Several thousand years ago, we came up with the idea of using horses to increase our strength and speed. All that extra horsepower provided a tremendous advantage in hunting, warfare, tilling the land, and traveling. It wasn’t until the early twentieth century that the automobile took over the leading role of the horse as a means of transportation. And it did so very quickly because, in addition to being cheaper to use, a car soon produced about 20 kilos less manure per day than a horse. New York alone had 100,000 horses; you do the math… The automobile was a much-welcomed savior of the urban environment. Within just over a decade, the streetscape was dominated by cars instead of horses. That’s how fast a transition in mobility can happen.
My grandfather once told me how he, about a hundred years ago now, as a young farmer’s son, had to get up early every morning to take a horse and cart to look after the cows several miles away from the family farm. He noticed that at some point the horse knew the route. That way he could catch an extra half hour of sleep in the hay on the cart. That is truly a ‘level-4 autonomous system‘ avant-la-lettre.
In research around autonomously driving cars, this phenomenon is called the ‘horse metaphor‘. A horse can, even if the rider is not paying attention, think along and independently move safely through a busy street and even choose a route. But if necessary, it will stop or give a signal to the rider, who can then decide what to do. But a horse will never run into a tree or into an abyss, even if you try as a rider.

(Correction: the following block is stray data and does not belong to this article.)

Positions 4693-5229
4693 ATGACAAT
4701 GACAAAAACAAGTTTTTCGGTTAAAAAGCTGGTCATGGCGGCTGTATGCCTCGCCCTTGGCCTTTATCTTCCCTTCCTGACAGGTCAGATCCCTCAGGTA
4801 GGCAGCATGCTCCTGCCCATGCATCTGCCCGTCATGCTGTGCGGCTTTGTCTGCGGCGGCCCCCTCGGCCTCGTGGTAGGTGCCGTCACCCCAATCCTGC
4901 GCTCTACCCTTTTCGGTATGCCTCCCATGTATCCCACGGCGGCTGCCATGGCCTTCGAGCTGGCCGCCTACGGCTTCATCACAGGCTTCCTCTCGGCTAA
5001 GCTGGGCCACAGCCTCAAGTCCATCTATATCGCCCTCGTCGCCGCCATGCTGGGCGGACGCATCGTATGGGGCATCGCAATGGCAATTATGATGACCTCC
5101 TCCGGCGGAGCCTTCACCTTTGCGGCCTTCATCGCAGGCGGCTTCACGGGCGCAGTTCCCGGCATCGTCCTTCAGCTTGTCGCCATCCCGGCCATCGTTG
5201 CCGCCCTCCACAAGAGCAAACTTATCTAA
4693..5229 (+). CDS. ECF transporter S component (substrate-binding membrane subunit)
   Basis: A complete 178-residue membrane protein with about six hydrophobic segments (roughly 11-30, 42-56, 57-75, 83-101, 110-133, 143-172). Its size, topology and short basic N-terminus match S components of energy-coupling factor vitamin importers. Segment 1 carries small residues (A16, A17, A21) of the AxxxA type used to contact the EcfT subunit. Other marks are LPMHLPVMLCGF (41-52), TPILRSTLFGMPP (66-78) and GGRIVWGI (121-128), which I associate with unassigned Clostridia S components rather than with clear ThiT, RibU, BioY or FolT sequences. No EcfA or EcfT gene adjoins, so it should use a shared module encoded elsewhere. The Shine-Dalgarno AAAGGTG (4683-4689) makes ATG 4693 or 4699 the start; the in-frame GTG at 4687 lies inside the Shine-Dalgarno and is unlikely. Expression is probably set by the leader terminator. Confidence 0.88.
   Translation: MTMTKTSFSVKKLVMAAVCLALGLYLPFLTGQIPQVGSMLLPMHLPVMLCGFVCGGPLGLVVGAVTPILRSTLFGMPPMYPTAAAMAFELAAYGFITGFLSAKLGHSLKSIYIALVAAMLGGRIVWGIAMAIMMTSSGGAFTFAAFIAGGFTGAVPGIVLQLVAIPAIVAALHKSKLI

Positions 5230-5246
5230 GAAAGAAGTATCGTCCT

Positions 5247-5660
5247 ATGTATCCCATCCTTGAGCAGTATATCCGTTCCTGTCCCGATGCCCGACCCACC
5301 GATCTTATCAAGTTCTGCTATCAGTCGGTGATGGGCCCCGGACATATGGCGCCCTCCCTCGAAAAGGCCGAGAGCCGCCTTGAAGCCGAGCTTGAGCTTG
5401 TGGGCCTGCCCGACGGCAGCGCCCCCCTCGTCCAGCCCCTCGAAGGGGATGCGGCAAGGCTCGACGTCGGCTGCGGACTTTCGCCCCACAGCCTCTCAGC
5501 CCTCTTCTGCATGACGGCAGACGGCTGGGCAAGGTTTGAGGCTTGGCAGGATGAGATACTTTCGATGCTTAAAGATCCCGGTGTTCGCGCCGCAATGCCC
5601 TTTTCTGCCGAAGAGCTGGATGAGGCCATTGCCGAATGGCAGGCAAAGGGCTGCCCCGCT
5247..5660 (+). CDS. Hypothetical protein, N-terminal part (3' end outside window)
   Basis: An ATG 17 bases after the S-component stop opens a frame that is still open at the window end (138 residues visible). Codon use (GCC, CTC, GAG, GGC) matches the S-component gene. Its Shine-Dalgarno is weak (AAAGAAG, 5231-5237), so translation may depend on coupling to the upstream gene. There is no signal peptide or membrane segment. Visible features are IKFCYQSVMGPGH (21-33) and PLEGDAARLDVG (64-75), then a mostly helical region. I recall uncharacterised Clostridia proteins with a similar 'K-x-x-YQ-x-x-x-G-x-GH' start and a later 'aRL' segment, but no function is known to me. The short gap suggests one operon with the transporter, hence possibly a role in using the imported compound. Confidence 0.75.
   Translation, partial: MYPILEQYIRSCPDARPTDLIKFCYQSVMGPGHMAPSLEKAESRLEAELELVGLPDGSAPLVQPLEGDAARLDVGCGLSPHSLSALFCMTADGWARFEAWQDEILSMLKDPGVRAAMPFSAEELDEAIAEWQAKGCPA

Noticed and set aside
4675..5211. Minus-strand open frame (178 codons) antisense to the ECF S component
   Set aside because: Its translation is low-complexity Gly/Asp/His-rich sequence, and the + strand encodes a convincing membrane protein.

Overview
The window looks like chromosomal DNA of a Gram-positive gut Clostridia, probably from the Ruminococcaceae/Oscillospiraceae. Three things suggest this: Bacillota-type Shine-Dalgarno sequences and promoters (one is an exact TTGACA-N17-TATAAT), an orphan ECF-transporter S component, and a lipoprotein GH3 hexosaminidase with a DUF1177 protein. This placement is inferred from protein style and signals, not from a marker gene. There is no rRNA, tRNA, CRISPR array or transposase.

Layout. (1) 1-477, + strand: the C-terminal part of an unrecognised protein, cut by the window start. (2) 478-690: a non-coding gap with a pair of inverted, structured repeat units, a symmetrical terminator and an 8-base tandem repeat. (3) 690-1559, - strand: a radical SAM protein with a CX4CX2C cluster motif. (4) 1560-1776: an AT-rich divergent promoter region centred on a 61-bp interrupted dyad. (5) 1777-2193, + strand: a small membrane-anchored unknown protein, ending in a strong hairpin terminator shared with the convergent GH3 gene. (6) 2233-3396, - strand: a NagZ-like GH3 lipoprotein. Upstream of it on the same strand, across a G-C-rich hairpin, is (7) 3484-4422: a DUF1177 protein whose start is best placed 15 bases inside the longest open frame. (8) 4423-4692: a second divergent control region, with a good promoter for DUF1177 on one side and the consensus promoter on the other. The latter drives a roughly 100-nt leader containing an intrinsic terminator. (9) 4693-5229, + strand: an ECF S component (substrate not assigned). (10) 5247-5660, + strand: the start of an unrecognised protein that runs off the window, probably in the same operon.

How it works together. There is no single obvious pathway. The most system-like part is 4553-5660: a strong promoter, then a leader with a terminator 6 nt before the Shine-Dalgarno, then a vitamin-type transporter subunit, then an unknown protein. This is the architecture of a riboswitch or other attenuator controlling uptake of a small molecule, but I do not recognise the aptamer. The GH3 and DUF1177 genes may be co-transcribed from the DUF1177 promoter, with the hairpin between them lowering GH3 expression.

Yet, that has never led to a horse-drawn carriage without a coachman. Which is also prohibited by law. The Vienna Convention, guiding international road traffic laws, states: “Every driver shall at all times be able to control his vehicle or to guide his animals.” If a horse runs away and into a china store, the rider cannot point to the horse farm or others for the damage. Just as a car driver cannot leave the responsibility to the car in the coming decades. The latter will first have to be much smarter than a horse, which is still much further away than many claim.
By the way, I think the horse itself is happy with the development of the past century. Life as a hobby or sport horse seems a lot more pleasant than as a pack or transport animal. And now the horse may also teach its successor – the car – how to drive sensibly and safely into the future, in close cooperation with humans.
Maarten Steinbuch and Carlo van de Weijer are alternately writing this weekly column, originally published (in Dutch) in FD. Did you like it? There’s more to enjoy: a book with a selection of these columns has just been published by 24U and distributed by Lecturis.